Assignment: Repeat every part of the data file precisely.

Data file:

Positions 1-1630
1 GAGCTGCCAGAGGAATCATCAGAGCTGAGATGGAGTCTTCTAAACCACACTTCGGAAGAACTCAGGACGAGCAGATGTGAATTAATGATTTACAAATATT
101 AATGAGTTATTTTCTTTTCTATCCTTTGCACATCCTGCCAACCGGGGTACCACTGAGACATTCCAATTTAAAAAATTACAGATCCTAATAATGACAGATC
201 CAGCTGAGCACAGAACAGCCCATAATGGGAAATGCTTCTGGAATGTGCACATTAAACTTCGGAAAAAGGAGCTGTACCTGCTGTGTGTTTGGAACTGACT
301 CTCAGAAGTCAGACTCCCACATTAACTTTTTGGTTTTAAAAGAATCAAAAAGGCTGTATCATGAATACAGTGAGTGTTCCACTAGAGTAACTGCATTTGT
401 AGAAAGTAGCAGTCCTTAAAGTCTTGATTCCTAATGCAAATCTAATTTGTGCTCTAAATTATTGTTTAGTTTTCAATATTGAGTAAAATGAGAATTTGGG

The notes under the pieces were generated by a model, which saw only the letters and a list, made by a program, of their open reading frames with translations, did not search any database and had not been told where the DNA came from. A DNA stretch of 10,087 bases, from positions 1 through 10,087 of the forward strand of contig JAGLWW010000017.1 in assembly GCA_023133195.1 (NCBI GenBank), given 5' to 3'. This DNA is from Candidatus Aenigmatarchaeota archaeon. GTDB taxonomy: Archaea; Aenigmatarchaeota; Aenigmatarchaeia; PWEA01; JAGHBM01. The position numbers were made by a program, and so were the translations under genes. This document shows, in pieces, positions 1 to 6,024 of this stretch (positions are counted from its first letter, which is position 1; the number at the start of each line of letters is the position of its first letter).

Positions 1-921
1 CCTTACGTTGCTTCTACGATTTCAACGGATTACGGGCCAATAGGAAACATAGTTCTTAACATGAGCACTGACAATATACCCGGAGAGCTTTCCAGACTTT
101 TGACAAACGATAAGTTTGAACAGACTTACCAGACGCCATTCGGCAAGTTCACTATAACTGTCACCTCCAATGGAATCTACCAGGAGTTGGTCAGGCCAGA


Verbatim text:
Positions 1-1630
1 GAGCTGCCAGAGGAATCATCAGAGCTGAGATGGAGTCTTCTAAACCACACTTCGGAAGAACTCAGGACGAGCAGATGTGAATTAATGATTTACAAATATT
101 AATGAGTTATTTTCTTTTCTATCCTTTGCACATCCTGCCAACCGGGGTACCACTGAGACATTCCAATTTAAAAAATTACAGATCCTAATAATGACAGATC
201 CAGCTGAGCACAGAACAGCCCATAATGGGAAATGCTTCTGGAATGTGCACATTAAACTTCGGAAAAAGGAGCTGTACCTGCTGTGTGTTTGGAACTGACT
301 CTCAGAAGTCAGACTCCCACATTAACTTTTTGGTTTTAAAAGAATCAAAAAGGCTGTATCATGAATACAGTGAGTGTTCCACTAGAGTAACTGCATTTGT
401 AGAAAGTAGCAGTCCTTAAAGTCTTGATTCCTAATGCAAATCTAATTTGTGCTCTAAATTATTGTTTAGTTTTCAATATTGAGTAAAATGAGAATTTGGG

The notes under the pieces were generated by a model, which saw only the letters and a list, made by a program, of their open reading frames with translations, did not search any database and had not been told where the DNA came from. A DNA stretch of 10,087 bases, from positions 1 through 10,087 of the forward strand of contig JAGLWW010000017.1 in assembly GCA_023133195.1 (NCBI GenBank), given 5' to 3'. This DNA is from Candidatus Aenigmatarchaeota archaeon. GTDB taxonomy: Archaea; Aenigmatarchaeota; Aenigmatarchaeia; PWEA01; JAGHBM01. The position numbers were made by a program, and so were the translations under genes. This document shows, in pieces, positions 1 to 6,024 of this stretch (positions are counted from its first letter, which is position 1; the number at the start of each line of letters is the position of its first letter).

Positions 1-921
1 CCTTACGTTGCTTCTACGATTTCAACGGATTACGGGCCAATAGGAAACATAGTTCTTAACATGAGCACTGACAATATACCCGGAGAGCTTTCCAGACTTT
101 TGACAAACGATAAGTTTGAACAGACTTACCAGACGCCATTCGGCAAGTTCACTATAACTGTCACCTCCAATGGAATCTACCAGGAGTTGGTCAGGCCAGA